The whole family will enjoy a day at the Out of Africa Wildlife Park, a safari-like experience through 104 wilderness acres, and the Verde Canyon Railroad, a four-hour, round-trip excursion through Sycamore Canyon. (Look for the eagles!)

Hotels and Camping: The red rock valley is filled with excellent resorts and hotels, many of which provide guests with superb views of Sedona’s twisting rock formations. Besides the Sky Ranch Lodge (928/282-6400 or 888/708-6400), where we stay because of its elevated view of the valley, there is the Bell Rock Inn (800/521-3131), located right at the foot of Bell Rock. The Desert Quail Inn (928/284-1433 or 800/385-0927) also combines reasonable prices with a good location. For a more luxurious choice, try the wonderful bed n’ breakfast Sedona Views B&B adjacent to the Coconino National Forest. The helpful proprietors are part of what’s made it TripAdvisor users’ favorite B&B in the US.

If camping is your bag, you must stay at the Lo Lo Mai Springs Outdoor Resort (928/634-4700), located in a beautiful part of Oak Creek Canyon. The Forest Service also maintains campgrounds and picnic areas (strictly regulated because of the high risk of fire in summer); reserve ahead with the National Recreation Reservation Service (877/444-6777; www.recreation.gov).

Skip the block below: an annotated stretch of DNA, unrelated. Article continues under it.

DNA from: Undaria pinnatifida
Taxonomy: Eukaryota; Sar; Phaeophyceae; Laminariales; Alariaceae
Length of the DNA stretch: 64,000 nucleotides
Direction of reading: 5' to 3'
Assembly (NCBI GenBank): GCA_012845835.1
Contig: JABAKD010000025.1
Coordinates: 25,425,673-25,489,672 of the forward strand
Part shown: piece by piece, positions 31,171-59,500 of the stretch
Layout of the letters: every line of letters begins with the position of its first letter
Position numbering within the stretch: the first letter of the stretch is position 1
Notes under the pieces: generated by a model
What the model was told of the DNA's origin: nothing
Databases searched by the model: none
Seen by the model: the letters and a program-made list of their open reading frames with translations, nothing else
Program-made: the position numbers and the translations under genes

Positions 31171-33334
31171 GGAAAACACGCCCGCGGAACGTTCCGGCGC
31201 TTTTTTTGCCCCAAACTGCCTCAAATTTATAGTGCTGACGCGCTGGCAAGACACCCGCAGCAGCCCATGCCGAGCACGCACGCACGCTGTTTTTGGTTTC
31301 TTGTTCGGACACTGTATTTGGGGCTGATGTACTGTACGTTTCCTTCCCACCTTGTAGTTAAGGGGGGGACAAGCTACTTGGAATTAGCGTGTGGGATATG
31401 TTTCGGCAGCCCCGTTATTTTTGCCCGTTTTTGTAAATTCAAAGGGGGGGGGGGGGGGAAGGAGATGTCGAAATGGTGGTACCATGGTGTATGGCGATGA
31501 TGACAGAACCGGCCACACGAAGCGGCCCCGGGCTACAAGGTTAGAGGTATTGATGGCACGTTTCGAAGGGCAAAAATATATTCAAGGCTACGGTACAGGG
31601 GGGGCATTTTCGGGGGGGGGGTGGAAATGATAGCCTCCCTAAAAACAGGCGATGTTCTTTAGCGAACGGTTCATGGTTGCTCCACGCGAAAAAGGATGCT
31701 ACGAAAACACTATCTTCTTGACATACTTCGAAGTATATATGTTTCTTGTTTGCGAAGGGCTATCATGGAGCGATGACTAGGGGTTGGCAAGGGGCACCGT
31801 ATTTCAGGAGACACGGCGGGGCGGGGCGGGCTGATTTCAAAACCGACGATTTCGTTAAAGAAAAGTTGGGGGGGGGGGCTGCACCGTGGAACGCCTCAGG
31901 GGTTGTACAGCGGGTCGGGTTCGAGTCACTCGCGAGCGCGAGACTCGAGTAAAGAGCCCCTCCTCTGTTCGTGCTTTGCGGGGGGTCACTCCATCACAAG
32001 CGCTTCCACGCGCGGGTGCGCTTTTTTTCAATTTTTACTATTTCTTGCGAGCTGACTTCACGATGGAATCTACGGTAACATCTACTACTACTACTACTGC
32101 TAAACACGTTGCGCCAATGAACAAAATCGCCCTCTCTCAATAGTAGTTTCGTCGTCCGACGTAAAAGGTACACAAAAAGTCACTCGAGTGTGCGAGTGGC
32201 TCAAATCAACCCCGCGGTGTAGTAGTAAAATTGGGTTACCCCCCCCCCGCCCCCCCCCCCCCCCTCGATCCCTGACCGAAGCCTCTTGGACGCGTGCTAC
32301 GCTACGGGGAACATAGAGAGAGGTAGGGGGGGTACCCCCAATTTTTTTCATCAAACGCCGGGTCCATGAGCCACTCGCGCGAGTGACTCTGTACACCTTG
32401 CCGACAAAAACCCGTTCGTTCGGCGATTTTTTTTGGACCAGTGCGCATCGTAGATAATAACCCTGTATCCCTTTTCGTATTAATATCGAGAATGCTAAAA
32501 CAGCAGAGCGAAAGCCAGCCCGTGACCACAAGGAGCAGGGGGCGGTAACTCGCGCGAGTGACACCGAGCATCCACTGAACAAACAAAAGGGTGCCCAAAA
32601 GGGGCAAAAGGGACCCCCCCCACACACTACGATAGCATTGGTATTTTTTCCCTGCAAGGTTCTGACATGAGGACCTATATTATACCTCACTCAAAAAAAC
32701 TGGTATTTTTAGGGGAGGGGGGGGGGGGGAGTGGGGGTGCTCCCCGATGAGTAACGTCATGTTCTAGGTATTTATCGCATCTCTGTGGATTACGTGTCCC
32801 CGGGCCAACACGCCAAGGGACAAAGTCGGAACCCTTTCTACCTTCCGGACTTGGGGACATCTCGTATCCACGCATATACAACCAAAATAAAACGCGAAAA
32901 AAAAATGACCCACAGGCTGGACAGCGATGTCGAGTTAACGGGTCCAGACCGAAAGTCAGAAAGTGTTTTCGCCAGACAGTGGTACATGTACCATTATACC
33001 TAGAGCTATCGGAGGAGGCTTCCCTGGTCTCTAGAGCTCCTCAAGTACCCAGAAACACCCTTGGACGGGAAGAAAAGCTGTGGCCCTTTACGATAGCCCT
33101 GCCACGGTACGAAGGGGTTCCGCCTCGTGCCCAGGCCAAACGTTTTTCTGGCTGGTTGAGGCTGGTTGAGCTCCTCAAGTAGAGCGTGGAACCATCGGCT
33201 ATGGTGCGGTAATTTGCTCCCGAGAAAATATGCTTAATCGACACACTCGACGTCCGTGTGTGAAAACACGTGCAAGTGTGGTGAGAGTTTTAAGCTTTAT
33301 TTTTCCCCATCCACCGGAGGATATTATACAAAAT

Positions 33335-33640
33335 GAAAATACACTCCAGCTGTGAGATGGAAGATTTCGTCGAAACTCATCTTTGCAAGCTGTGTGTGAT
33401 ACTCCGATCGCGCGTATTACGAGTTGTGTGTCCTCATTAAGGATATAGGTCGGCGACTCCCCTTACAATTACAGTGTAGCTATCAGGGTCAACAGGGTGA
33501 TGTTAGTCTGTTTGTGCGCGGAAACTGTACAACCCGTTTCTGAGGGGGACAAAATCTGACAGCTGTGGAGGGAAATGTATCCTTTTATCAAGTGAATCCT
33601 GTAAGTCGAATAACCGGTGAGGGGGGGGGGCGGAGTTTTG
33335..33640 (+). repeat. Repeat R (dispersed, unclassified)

Local Cuisine: Sedona’s specialty is Southwestern cuisine, and there are a few great family establishments that serve some of the tastiest morsels the red rock valley has to offer. The Cowboy Club (928/282-4200) in uptown Sedona serves excellent authentic Western food. The Blazin’ M Ranch Chuckwagon (800/937-8643) in nearby Cottonwood offers chuckwagon suppers and a stage show along with pony rides, a shooting gallery, farm animals and a lot more to entertain the kids. For great barbecue, try Keiser’s West (928/204-2088) or Judi’s Restaurant and Lounge (928/282-4449), home of the best baby back ribs in the known universe and the finest pecan pie in the Southwest.